There is a lot of chatter out there about how today’s children are spoiled, lazy, and suffering from an epidemic known as entitlement. While I must admit that I have witnessed evidence of these unflattering traits, it is unfair and unfounded to lop all children into this “me first” category. Good people still exist in this world and many of them are children. I have been a 3rd grade teacher for 16 years, so I have experienced a plethora of personalities overflowing from children eager to be a part of the world. Whether my connection with each child is immediate or it takes some cultivating; it is my job to grow with each child while modeling and teaching appropriate behaviors and effective character traits. However, to think that I am the only role model in my classroom would be short sighted. The classroom is a small, yet diverse community in which all children participate and play an important role. Quite often, the most valuable learning experiences that children encounter come from each other. Children are not always able to label good character, but it is impossible for them to miss it when it happens.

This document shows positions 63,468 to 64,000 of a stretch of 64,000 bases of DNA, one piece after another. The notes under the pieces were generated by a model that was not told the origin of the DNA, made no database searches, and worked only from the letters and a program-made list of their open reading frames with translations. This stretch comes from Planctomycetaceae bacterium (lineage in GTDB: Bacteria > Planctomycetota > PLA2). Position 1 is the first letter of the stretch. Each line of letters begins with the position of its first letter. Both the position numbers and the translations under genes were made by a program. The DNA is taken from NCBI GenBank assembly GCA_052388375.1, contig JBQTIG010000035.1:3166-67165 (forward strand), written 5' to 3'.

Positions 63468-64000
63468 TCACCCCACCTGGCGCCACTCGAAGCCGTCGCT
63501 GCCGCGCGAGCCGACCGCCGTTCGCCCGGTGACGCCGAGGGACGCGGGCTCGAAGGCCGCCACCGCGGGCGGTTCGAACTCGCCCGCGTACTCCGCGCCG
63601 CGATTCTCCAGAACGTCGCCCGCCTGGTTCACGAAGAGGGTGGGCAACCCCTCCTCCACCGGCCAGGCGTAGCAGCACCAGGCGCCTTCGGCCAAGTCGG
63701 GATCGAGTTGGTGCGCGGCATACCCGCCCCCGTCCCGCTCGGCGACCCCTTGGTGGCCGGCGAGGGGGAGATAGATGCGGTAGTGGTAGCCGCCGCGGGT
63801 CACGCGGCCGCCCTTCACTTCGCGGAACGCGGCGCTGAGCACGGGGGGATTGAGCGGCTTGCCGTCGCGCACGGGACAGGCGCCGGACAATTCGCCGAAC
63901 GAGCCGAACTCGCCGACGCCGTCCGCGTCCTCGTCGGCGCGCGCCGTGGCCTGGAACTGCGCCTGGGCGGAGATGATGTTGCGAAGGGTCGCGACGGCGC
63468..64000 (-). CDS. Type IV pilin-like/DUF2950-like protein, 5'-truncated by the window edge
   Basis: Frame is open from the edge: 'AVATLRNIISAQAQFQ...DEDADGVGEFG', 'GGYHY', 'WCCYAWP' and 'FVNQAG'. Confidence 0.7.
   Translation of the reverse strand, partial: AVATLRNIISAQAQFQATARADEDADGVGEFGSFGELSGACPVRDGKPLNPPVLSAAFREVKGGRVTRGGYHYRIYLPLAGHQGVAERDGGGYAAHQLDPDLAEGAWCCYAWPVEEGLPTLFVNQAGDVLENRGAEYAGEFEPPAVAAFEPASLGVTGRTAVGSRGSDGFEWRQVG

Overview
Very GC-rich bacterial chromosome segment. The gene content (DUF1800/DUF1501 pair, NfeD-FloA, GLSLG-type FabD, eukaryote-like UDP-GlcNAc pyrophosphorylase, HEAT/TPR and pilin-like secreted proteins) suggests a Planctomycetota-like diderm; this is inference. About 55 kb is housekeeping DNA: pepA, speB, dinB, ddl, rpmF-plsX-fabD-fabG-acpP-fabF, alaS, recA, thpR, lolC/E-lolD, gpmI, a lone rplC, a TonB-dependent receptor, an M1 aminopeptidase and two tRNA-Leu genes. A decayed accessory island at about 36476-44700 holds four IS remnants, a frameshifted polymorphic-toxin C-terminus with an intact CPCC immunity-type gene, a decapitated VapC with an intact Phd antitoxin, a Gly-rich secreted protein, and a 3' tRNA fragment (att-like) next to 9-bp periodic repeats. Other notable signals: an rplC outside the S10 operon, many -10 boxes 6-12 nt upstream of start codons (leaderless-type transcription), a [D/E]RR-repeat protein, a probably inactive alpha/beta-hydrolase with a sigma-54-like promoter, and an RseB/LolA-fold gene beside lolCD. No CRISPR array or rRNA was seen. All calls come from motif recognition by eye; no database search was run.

Let me share a story with you about Sarah Grace. It’s a simple situation really, but certainly not a typical display of character for a 9-year old. In 3rd grade, learning the multiplication facts is a big deal so we spend a lot of time mastering them. Our class was having a competition one day to see who could finish 100 multiplication facts with the fastest time. To provide a little motivation, the students wanted me to write the names of the fastest three finishers on the board. As students finished the problems, they would simply look up at me so I could make a note of their time. Sarah Grace finished in a tie for third place with another girl. It was not a surprise to see her finish so quickly because she really knows her facts. Sarah Grace is super smart and works extremely hard! Her name went on the board as she proudly smiled. At this point in the year, most of the students are getting all the facts correct. But we still check them to be sure. While checking over the facts as a class, Sarah Grace raised her hand. When I called on her she had tears in her eyes. While trying to choke back her tears, she explained how she had accidentally skipped a row of multiplication facts on her paper. She wanted me to erase her name off of the board so that her classmate could rightfully have the third place title to herself. Now, you might think I’m making a bigger deal out of this than I should. I am not. First of all, in a world where kids get trophies for simply signing up for stuff; third place in a contest like this is a big deal. But the most important thing here is the character displayed by Sarah Grace. Not only did she choose to shine through an adverse situation, but she did it in front of the whole class. It takes a fair amount of character to admit a mistake. She showed courage that most adults don’t’ have when she admitted the mistake in front of the whole class. She was honest even though she was the only one who knew that she skipped a row. And she was fair because she made sure her classmate got the outright third place title that she deserved. To be there in the moment with her absolutely touched my heart. I made sure to capitalize on that teachable moment with my class. We need more people like Sarah Grace in this world.